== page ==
Empathy: allows us to capture the reference world of the other person, participating in their experience as if it were our own and transmitting that it has been understood.

For that, we have to avoid judgments and mental filters.

Effective use of language: use of techniques such as reformulation, normalization, personalization, asking powerful questions that stimulate the person to seek new resources.

Confidence in the person: considering that all people have sufficient resources to face our lives, even if, at times, they seem to hide.

Other types of listening

Besides appreciative, which is our main theme for this article, there are other 13 different types of listening.

Discriminative listening – This is the most rudimentary form of listening that we humans are capable of. Discriminative listening is about the vibrations and sounds of the interlocutor’s voice.

This type of listening is very important because it communicates the message behind the words.

Basically, discriminatory listening helps us to capture emotions from the other person’s voice.

Informational listening – A type of listening to that requires immense concentration. This form of listening is about the ability to receive the information the speaker wants to convey.

Informational listening is about learning what you hear.

Comprehensive Listening – A type of listening that we practice almost daily. For example, when you are attending a lecture or you are having a conversation with your friend, you practice comprehensive listening.

The purpose of this type of listening is to understand best the message of our interlocutor. 

Therapeutic or Empathic Listening – A type of listening to that prioritizes the mental state, emotions and feelings of the speaker.

As an example, you can practice empathic listening when someone gives you advice or asks you for a sensitive issue or topic.

Selective listening – A negative way of listening to someone. This type of listening can often cause conflicts or misunderstandings between people.

Selective listening involves filtering the speaker’s message and selecting from what he or she says, a part that affects you or that interests you most.

Rapport listening  – Oftentimes practised by sellers. Their interest is to make you feel important, understood and valuable.

Therefore, people who practice listening will do everything they can to please the interlocutor.

Evaluative listening – It occurs when the interlocutor tries to convince us by influencing our attitudes, beliefs or ideas.

We listen and evaluate the received message so that we can make the appropriate decisions regarding the received message.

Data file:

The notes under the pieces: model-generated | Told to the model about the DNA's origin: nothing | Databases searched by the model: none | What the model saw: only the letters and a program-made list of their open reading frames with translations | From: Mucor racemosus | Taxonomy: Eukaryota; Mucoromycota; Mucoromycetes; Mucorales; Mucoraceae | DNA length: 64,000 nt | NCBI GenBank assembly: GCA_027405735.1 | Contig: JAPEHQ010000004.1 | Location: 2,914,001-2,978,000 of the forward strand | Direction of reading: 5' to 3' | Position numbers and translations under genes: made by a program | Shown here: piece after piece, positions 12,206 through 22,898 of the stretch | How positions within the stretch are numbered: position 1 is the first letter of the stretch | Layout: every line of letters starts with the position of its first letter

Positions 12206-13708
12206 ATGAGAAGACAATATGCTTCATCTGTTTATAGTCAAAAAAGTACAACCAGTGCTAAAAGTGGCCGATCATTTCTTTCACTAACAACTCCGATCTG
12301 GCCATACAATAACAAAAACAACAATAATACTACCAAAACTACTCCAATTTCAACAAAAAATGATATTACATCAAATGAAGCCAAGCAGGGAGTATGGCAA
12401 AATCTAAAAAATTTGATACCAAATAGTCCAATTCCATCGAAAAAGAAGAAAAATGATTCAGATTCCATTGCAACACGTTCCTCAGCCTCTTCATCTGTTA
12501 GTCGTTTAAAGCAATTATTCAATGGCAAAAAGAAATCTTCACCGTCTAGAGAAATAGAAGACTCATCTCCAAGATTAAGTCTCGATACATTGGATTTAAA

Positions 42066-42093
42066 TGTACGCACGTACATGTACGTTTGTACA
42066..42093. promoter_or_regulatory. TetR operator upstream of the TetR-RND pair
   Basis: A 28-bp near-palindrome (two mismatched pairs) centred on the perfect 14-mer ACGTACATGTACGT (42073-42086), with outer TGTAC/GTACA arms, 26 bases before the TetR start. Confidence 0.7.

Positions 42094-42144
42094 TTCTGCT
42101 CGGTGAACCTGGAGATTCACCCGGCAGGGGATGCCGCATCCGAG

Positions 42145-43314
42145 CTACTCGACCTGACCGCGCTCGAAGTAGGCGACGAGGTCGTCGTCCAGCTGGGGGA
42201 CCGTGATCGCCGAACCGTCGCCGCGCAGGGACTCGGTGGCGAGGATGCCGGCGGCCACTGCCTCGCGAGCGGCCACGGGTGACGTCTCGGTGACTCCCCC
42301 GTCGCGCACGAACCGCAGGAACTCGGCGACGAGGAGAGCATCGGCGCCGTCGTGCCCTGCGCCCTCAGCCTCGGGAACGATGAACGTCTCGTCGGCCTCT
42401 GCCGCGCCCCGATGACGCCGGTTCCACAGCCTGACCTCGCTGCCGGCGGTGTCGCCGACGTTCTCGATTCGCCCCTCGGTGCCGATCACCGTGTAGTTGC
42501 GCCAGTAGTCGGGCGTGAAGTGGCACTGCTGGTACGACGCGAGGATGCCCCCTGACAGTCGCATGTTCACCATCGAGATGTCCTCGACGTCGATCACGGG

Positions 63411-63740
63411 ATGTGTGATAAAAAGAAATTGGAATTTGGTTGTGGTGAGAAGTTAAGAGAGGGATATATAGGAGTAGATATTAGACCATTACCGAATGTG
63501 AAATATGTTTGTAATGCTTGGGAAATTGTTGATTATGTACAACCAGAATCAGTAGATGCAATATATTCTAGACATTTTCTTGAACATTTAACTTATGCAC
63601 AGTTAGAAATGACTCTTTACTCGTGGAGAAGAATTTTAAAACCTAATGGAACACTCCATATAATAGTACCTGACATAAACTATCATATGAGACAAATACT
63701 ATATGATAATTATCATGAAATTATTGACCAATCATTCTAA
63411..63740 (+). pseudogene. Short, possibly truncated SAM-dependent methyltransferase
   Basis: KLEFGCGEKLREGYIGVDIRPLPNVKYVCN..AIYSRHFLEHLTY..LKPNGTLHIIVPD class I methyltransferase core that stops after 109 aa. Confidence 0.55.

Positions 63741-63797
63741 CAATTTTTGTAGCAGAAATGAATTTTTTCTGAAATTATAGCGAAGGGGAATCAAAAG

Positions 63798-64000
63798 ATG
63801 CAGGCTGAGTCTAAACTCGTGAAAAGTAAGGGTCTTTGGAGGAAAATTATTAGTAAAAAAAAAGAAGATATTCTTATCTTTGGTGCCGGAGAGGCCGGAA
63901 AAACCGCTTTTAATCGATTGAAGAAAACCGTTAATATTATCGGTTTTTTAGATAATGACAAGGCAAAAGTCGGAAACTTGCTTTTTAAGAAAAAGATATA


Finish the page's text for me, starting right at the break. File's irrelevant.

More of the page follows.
Evaluative listening is also called critical listening.

Pseudo or False listening – We all practised pseudo listening at least once in our lives. We all found ourselves thinking about anything other than what the speaker in front of us was talking about.

Pseudo listening is about pretending to be listening when you actually think of something else.

Deep listening – It means being fully present and ready to listen to the other person. This form of listening involves empathy, understanding, unconditional respect for the other person.

High integrity listening – It implies that you know how to listen with integrity.

Integrity is the kind of virtue that encompasses a series of moral traits of a person, such as honesty, respect for oneself and others. 

Judgmental listening – It is practised by those who, in communicating with others, spend most of their time analyzing and evaluating what the other person is saying.

These people do not shy away from expressing their opinion even if it comes in contention with everything the speaker has said. 

Sympathetic listening – It is somehow resembling empathetic listening.

This type of communication requires special attention to the emotions of the interlocutor. Sympathetic listening allows you to express your emotions about what you hear. 

Relationship listening – It is about the connection that is formed between people when they communicate. The stronger this connection is, the easier the two people can understand each other.


In this article, we introduced the concept of appreciative listening and explained why it is important.

Appreciative listening is one through which we listen without paying

attention, in a relaxed way, seeking pleasure or inspiration. We hear about entertainment. We don’t actually pay attention. 

Knowing how to listen is not only an attitude, it is also an aptitude, a skill. And one of the most necessary in any area of ​​our life.

As is well known, hearing and listening are not the same.

Hearing is a physiological capacity that, if it does not show defects, allows us to predispose ourselves to listen. 

Having an attitude of listening is taking into account the other, paying attention to hear, wanting to understand and focus on the other person.

If you have any questions or comments, please let us know!

FAQ about appreciative listening

What is an example of appreciative listening?

An example of appreciative listening could be listening to a good speech, a new song, audiobooks or poetry.

What is empathic active listening?

Empathic active listening is essential in cultivating quality relationships.

It creates human connection, closeness, appreciation and affection.

Is a type of listening that makes the other feel heard, appreciated and valued. 

What makes a good listener?

A good listener is attentive to his caller. Listen with empathy, understanding, and open-minded ears and ask important questions.

A good listener knows that not everything is solved, as if by magic, just by having a conversation. Instead, it takes time and openness.

What is the importance of listening?

Good listening is extremely important in any relationship.

By practising active listening you are showing to the other person that you care, that you value their opinion and time.

Knowing how to practice good listening is a quality that not many people possess.  

What are the 4 types of listening?

The four types of listening are comprehensive, therapeutic/emphatic, appreciative and critical listening.


Active Listening, by Carl R. Rogers

Active Listening: Improve Your Conversation Skills, Learn Effective Communication Techniques: Achieve Successful Relationships: With 6 Essential Guidelines, by Joseph Sorensen